I touched down in New York City with a slight feeling of sadness and worry. I was returning to my grandmother’s nearly empty apartment. But it wasn’t the stuff missing that was bothering me. It was that she was missing.
I worried if New York would ever be the same for me since this is the place I always came to be with her. And she was truly the glue that held New York City together for me. I never had to find a hotel when I came here. I never needed to search for some good bagels and lox… she already had it waiting for me.
So, after a four month stint in the sun and easy-life of LA, I was back in harried, frenetic New York City for ten days. I shouldn’t have worried. I loved it all over again and more.
In just my first five minutes walking on the crammed sidewalk amongst the people it hit me all at once how great this city is and what a contrast it is to Los Angeles. Even though they are two huge cities, New York really is a true city inside and out, uptown and downtown, down below in the subterranean jungle of the subways and high up above in the posh financial offices scraping the sky. I know this has been said before a zillion times. But I can’t help saying it again: it’s the stew, the potpourri, that good old melting pot. I don’t think I ever saw it as clear as I did now after being in LA. You can’t help notice it as you walk down the crowded sidewalk. New York is a true coming together of all races, all classes, and all kinds – young and old, sane and crazy, filthy rich and broke and homeless, every race, every gender, every class. People are walking alone and yet altogether in one massive sea of life. Wall Street tycoons in Armani suits ride the public bus next to Hispanic moms with three kids in tow next to gussied up teenage girls on their way for some cappuccinos.
I had just come in from a five hour flight from LAX and I was tired and famished. I thought I’d start my stay off here with a New York ‘must:’ a greasy, floppy, delicious slice of New York pizza. But unlike the old days when you could just stand in one place and do a 360 spin to spot the nearest pizza joint, now my view was crowded with Starbucks, CVS, and other chains. Then I spotted a guy sitting on a bench with the package I sought: a white paper bag, a white paper plate, and that famous gooey slice. I walked up to him and asked where he got it. He answered in a garbled voice and I realized I was talking to a homeless man. I asked him again. And he said, “I don’t know. Someone gave it to me.”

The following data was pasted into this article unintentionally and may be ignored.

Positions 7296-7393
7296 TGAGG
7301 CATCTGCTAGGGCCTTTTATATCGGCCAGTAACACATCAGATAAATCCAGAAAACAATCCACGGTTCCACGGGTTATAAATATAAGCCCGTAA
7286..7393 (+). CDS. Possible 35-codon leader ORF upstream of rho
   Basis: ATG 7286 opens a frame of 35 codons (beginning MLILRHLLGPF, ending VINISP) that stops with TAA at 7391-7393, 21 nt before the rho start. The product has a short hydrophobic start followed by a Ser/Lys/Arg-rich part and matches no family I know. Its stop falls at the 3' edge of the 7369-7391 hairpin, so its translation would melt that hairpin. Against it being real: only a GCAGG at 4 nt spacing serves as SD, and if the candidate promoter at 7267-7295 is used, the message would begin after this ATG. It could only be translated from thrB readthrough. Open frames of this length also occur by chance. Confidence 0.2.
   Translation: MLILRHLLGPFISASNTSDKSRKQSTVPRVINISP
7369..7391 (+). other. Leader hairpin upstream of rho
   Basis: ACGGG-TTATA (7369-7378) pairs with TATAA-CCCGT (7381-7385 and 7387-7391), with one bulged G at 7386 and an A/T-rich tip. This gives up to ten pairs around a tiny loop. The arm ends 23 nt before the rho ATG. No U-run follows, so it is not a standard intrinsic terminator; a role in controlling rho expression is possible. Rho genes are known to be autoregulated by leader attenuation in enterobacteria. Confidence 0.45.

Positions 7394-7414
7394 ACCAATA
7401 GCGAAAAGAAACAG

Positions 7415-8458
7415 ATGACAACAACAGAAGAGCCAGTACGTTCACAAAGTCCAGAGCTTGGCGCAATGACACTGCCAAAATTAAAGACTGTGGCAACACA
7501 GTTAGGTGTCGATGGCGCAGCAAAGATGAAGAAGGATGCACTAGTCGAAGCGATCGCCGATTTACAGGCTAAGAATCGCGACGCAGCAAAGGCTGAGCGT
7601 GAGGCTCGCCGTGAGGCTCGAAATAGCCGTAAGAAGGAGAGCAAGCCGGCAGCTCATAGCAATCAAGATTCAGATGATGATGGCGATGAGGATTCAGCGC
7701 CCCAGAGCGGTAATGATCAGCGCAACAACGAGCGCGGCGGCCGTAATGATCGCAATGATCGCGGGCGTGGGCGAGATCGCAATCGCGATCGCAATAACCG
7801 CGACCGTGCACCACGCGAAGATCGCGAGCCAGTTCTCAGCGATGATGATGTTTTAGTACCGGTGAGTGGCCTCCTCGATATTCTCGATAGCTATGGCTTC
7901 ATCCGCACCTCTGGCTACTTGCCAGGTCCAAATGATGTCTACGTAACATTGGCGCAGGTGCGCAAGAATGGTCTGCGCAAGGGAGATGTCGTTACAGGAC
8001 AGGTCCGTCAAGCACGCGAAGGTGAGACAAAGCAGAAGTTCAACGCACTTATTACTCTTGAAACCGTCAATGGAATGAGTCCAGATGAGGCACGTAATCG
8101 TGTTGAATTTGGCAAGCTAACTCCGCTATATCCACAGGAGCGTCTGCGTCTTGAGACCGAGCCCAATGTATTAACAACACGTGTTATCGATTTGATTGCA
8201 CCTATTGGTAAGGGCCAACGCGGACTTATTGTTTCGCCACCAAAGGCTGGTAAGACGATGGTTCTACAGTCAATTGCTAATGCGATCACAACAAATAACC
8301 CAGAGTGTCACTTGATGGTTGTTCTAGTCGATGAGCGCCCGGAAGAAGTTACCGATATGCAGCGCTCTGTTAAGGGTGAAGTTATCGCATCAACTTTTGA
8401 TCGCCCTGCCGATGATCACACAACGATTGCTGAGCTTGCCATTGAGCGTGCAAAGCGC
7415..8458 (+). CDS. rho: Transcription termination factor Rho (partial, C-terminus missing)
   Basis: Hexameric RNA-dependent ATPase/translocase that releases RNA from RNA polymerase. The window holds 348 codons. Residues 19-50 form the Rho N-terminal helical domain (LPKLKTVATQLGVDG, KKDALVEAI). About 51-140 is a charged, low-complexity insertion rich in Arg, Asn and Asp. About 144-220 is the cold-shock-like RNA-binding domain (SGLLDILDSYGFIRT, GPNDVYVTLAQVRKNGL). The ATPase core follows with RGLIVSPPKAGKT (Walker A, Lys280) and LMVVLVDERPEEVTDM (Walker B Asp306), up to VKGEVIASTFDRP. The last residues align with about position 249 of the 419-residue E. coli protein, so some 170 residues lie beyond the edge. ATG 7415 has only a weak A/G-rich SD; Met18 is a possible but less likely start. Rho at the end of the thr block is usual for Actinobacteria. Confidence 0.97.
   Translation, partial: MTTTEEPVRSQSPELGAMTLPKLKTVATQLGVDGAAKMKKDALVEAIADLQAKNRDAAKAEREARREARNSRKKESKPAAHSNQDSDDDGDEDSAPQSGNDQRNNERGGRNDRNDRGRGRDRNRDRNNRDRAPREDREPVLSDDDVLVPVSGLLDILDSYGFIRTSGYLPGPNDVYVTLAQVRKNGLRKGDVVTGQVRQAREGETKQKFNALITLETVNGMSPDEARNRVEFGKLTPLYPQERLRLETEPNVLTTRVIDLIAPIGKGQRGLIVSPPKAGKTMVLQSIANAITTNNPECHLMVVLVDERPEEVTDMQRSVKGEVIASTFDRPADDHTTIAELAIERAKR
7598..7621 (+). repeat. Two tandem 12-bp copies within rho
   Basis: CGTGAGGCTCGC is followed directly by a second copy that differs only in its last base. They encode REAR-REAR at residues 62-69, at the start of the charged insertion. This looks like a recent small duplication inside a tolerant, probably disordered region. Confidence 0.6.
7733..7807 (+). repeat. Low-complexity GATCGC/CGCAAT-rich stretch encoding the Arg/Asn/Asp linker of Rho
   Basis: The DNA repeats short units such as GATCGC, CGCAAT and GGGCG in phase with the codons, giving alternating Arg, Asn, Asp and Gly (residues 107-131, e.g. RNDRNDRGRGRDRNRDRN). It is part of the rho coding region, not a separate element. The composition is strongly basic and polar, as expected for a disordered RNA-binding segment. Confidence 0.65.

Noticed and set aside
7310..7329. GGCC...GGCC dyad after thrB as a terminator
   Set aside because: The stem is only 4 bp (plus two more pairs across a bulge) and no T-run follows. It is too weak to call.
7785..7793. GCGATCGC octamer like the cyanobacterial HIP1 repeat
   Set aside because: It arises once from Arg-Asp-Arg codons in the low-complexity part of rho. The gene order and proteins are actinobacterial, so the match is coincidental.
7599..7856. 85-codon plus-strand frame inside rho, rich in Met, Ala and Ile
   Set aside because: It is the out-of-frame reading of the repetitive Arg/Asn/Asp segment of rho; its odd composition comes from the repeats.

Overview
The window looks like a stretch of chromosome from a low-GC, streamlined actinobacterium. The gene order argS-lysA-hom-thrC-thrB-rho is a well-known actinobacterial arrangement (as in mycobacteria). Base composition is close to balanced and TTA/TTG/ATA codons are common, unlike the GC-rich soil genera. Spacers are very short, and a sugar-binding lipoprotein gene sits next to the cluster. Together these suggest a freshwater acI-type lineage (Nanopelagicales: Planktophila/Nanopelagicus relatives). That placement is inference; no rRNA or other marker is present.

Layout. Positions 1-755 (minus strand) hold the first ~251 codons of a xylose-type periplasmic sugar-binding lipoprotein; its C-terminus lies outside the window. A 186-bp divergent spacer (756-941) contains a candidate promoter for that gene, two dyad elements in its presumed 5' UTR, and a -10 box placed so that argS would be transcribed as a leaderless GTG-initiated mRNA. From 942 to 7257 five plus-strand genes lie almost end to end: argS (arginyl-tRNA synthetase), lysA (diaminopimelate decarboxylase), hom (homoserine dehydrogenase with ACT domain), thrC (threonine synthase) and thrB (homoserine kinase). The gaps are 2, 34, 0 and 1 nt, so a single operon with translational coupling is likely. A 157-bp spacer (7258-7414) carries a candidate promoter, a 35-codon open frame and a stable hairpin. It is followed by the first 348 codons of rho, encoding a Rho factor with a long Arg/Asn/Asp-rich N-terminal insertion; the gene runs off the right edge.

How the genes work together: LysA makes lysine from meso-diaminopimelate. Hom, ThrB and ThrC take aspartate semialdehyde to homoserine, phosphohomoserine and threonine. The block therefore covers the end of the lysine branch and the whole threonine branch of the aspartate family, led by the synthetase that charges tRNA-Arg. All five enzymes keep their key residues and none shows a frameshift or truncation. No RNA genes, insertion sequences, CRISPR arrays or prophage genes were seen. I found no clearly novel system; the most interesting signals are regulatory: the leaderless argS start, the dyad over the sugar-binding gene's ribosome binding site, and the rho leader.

It couldn’t have been more perfect. New York strikes again. Although often misunderstood, it’s not uncommon that New Yorkers are friendly and generous and very tolerant of one another. Many people chat up their local bums everyday and when going for a bite, often get a little something extra for that ‘guy’ they pass on the way home. Whenever my friend Mark would go buy himself a hamburger at his local fast food establishment he would get two and hand one to the guy that stood outside on the sidewalk holding the door open for customers. Better that then handing him a dollar he’d drop on liquor or worse. Although… perhaps the McDonald’s burger was just as bad?
After I walked away from my new pizza-eating friend, he called after me and yelled out that he thought the place was just around the corner. I followed his gesture up 8th Avenue and around to 23rd street. There it was – the classic New York pizzeria. It’s nothing fancy – just a few tables, that glass counter which gives you a view of the pies on offer – cheese, pepperoni, sausage, mushroom, and a calzone or two – a soft drink fountain, a brick oven and big, white cardboard pizza boxes stacked up ceiling high. I ordered a simple cheese slice and sat down to enjoy the delicacy. And here I saw it just like I had walking around outside. Every kind of citizen was coming in for a slice – the construction worker, the student, the ladies discussing interior design, the lawyer in a suit, and a mother and son. Here everyone eats a slice. Here everyone rides the bus.
It was New York… always there and always accepting. It was the same as it’s always been – except the slice was now $2.75, not $1.00 like it was when I was a kid. So I picked it up, folded it in half and took that first fabulous bite.